3. The Skirt
Next, carefully inspect the skirt of the mask. The skirt is the soft, pliable part on the outer edges of the mask that touches your skin. It’s responsible for providing an effective suction and seal. Skirts are usually either rubber or silicone. Silicone is a better option if you hope to use the mask for a long time, as rubber is more apt to deteriorate over time. Also, opt for the broadest skirt you can find, as the wider the band is, the better the seal will be.
Skirts also come in a couple of different color options, and each of these colors has a specific purpose. The most common colors are clear or black, and occasionally white. Clear masks are designed to let in extra light and are ideal for diving in deep and dark or cloudy water. Black masks have the opposite effect: to reduce glare. They are often better for shallow snorkeling, sunny days, and snorkeling in areas with white sand or white rock seabeds. White skirts have a similar effect as clear skirts and are a top choice for underwater photography.
4. Mask Lens
Now let’s talk about the mask lens, the glass or plastic viewing part of the snorkeling mask. Choosing a good one is a critical part of choosing the best snorkeling mask. But there are a lot of details to consider. For starters, there are coating options. Just as when you buy prescription glasses, you’ll have to say yes or no to specific add-ons for your mask. These options include anti-fog, vision enhancement, UV protection, reflective coatings, and more.
After that, you’ll have to weigh the differences between single, double, multiple, peripheral, and panoramic lenses. Single lenses are one solid pane of plastic or glass good for maintaining a broad view and accurate depth perception. Double lens masks have a teardrop lens shape that provides an extrawide and extradeep viewing perspective. Double lenses are the preferred lens for snorkelers who wear prescription lenses as it is the easiest lens to have a prescription added to. Many snorkel manufacturers even sell premade prescription snorkel glasses, like premade reading glasses, but designed for snorkeling.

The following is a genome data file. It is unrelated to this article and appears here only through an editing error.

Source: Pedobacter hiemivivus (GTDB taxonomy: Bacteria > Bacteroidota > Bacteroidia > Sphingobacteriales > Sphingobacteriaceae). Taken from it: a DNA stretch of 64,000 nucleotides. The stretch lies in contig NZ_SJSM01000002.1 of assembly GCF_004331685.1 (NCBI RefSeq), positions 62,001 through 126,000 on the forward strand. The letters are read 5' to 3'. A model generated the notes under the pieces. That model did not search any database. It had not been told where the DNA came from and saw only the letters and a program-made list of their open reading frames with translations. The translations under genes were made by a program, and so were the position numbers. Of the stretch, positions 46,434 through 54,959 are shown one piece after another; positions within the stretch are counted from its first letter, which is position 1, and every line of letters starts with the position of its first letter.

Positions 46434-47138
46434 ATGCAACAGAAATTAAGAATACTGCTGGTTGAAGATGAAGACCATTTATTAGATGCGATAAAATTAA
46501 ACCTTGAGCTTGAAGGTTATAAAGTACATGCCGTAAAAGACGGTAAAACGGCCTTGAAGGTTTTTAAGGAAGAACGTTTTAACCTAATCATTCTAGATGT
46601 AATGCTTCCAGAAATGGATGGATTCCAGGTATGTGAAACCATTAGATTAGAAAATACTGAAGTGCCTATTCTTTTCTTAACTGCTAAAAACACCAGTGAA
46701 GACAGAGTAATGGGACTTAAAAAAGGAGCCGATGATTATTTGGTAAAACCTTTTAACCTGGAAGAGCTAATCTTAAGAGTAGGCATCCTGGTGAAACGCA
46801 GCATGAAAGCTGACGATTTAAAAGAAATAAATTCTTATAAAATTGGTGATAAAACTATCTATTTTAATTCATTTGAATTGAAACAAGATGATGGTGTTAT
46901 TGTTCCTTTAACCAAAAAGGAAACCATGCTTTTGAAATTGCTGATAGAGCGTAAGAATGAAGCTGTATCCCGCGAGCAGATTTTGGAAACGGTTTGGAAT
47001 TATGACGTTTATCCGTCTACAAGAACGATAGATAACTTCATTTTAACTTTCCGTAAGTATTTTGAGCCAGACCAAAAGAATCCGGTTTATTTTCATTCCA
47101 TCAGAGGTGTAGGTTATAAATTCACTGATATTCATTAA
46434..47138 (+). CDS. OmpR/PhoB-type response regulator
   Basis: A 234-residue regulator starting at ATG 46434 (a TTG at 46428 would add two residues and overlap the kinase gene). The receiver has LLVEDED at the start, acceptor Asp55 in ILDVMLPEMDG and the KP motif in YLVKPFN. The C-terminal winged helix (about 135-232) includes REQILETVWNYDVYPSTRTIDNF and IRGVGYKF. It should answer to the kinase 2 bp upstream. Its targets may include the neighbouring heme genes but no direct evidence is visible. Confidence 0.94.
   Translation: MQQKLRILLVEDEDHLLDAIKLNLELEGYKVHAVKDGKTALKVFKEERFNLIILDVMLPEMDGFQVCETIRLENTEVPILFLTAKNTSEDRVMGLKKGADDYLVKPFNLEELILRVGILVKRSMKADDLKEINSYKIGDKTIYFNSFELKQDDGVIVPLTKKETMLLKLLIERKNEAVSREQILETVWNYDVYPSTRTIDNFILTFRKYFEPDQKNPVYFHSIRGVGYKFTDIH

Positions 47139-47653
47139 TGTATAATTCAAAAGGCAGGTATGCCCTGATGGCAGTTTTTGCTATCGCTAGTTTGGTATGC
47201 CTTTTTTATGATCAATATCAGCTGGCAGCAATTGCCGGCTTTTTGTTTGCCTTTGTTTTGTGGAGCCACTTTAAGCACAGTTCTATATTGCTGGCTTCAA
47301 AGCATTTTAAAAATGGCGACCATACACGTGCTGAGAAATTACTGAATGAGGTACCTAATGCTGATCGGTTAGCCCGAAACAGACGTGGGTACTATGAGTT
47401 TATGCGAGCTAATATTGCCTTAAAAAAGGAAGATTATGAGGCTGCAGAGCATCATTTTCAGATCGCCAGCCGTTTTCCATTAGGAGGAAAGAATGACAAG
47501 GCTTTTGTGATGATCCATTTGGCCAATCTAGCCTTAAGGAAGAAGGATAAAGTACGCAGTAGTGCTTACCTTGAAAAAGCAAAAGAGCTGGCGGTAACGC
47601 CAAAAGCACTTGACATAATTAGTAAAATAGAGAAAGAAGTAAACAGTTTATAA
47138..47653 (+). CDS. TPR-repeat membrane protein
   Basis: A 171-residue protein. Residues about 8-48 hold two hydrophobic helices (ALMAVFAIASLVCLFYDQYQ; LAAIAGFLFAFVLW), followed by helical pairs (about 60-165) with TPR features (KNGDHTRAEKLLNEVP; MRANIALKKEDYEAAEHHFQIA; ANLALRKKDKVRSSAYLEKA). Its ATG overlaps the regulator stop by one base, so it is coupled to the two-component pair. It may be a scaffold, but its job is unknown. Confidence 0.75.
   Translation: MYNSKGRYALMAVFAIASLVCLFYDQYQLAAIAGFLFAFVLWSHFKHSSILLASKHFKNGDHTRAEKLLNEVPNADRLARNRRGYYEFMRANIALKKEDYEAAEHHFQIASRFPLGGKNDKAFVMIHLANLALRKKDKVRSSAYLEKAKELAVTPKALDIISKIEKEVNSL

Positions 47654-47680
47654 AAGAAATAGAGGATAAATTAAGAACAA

Multiple lens snorkel masks have two small windows on the side of the mask in addition to the primary lens. These are some of the best goggles for snorkeling because they offer the best viewing range and light entry. They are also the best option for snorkelers and divers who feel claustrophobic when wearing a mask. Some snorkel manufacturers have renamed multiple lens masks as panoramic or peripheral lens masks. You will also sometimes see full-face masks listed as panoramic lenses.
While you’re on the hunt for the best mask for snorkeling, you’ll eventually notice snorkel masks marketed as low volume, low profile, or microvolume. These masks are specialty snorkel lenses made with 100-millimeter thickness or less. As a result, they have less air around the eyes and nose pockets because they sit closer to the face than traditional snorkel mask lenses.
In addition, you will notice that snorkeling masks vary between two types of material: plastic or tempered glass. Basic or cheap snorkeling masks sometimes have plastic lenses. In contrast, most good-quality snorkel masks, scuba diving masks, and spearfishing masks are made with superior materials like tempered glass, resin, or silicone.
Finally, you’ll have to decide if a framed or frameless version should be a part of your snorkel equipment. Framed snorkel masks are naturally more rigid and stable, which makes for a more reliable fit. Frameless snorkel masks are designed to accompany low-profile lenses as they work best with masks that fit closer to the face. The main goal of a frameless mask is to provide a wider field of vision. The lack of a frame also makes them foldable and more portable. Frameless masks are often stowed away as a backup lens just in case a snorkeler’s primary lens is lost or unusable for any reason.
Finally, the cost of a snorkel mask will certainly influence if you’ve found the best snorkeling gear for you. Supermarkets, pharmacies, and big box stores commonly sell super-cheap snorkel masks that can be as little as $10. But good snorkel masks will run a lot more than that and typically cost between $50 to $100, sometimes even more. So, ultimately, how often you snorkel and how serious you are about the sport will influence how much you’re willing to spend on a mask.
Best Snorkel Mask Reviews
Now that you’re armed with all the need-to-know information about buying a snorkel mask, let’s show you the snorkel masks with the best reviews: